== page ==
A:        It is very sad to see the country lose its youth in such a dramatic fashion. Mind you the Eritrean youth has carried the brunt of the wars that has been raging in the region for half a century. We have lost many young, educated, able bodied, skilled and potential inventors, producers, scientists, and artists to our detriment.  Instead of rebuilding and restoring what is lost we continue with the path of more egregious destruction.  I am sure this is not news to the EPLF as it is a witness to the destruction of our youth for decades. That is why it does not bother the leadership of the mayhem that is occurring under its nose.

The new leadership in the opposition has promised to fully engage in addressing the refugee problem. We have to wait and see. In as far as the refugees are concerned their cynicism is well placed because so far we have done little to alleviate their problems.

Q:        Ethiopia and other East African countries are as frustrated and outraged as neighbors because of Eritrea’s inability to make peace with itself and with the outside world. Ethiopia has threatened to take all appropriate measures in retaliation for the killing last month of five innocent European tourists inside its territory for which it holds Eritrea responsible. Apart from the UN sanctions, what more can neighboring states do to compel the PFDJ regime to change its behavior?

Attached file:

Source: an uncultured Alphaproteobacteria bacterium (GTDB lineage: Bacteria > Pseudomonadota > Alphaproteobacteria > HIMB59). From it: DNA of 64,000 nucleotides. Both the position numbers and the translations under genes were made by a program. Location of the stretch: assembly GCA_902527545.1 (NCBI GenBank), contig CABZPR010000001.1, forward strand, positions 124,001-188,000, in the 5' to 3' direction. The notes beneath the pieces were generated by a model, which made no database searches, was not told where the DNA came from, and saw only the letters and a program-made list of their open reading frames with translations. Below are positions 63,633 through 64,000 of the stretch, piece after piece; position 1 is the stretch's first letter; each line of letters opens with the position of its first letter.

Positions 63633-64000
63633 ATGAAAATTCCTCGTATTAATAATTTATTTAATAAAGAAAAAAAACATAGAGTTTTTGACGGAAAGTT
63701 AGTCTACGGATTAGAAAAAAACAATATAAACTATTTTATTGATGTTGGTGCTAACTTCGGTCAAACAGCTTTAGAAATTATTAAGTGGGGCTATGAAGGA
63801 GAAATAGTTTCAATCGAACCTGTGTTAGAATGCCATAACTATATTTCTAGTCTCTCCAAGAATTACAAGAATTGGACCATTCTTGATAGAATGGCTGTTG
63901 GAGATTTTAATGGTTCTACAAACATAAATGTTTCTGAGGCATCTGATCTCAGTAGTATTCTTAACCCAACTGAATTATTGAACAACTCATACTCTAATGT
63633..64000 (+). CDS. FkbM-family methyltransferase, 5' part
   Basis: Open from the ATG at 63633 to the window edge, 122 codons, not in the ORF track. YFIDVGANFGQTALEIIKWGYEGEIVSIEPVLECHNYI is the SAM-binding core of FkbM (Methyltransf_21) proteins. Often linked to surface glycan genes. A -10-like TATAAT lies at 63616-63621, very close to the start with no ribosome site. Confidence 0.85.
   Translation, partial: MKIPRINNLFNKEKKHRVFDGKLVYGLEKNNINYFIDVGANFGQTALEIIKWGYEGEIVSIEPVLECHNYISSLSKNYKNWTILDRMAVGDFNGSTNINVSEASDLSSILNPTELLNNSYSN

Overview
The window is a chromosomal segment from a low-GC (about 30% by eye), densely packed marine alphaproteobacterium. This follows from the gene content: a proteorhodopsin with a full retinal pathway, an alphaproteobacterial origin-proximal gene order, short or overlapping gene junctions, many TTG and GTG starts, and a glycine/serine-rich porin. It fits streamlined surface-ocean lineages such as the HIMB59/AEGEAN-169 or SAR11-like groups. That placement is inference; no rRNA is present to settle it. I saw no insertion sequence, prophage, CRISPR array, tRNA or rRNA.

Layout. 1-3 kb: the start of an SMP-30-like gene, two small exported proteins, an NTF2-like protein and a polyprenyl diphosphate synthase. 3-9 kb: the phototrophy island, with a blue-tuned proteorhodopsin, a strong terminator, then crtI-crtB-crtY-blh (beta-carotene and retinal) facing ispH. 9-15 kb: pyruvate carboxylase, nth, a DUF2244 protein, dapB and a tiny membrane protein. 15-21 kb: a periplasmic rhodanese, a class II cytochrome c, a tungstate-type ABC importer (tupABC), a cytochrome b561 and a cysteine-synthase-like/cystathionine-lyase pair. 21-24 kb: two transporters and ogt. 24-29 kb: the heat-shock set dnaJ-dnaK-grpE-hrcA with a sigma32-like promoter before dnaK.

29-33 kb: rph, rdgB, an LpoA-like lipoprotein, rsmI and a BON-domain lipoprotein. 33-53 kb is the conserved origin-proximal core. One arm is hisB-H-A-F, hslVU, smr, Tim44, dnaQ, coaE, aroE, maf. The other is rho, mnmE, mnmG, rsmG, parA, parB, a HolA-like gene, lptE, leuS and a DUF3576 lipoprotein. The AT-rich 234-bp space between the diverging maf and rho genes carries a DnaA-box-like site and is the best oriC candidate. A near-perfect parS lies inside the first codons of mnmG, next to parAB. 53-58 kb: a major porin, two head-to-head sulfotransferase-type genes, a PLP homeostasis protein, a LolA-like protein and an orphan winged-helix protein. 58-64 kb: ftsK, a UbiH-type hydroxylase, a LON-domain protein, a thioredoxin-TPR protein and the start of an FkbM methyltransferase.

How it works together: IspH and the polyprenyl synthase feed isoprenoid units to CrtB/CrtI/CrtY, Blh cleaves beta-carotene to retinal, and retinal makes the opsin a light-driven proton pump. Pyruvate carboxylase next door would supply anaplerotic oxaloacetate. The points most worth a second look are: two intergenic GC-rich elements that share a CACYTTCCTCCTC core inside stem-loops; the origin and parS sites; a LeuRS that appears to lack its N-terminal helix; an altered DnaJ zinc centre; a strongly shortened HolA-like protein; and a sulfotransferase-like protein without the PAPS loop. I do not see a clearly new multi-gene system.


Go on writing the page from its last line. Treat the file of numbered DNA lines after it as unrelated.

A:        Personally I share the frustration of the neighboring countries in particular Ethiopia as the primary focus of the rogue regime in Asmara. The AU and IGAD have shown their solidarity with the Eritrean people by trying to isolate the Eritrean government. Their sponsorship of the Security Council resolutions to warn Eritrea to stop interfering in other states’ affair is testimony to their firm stand against Eritrea’s senseless adventurism at the expense of our people. I hope Ethiopia continue supporting the burgeoning opposition movement and not take military action. Military adventurism is the only game Isias knows best and they should not fall to his trap. By the way war is going to hurt Ethiopia more as they are steadfastly engaged in development work. I want Ethiopia to have more wisdom and act as big brother to the nations around it not engage in destructive wars.  I pray that it remains politically stable, food secure and play a game changer in the pathetic situation that our region finds itself.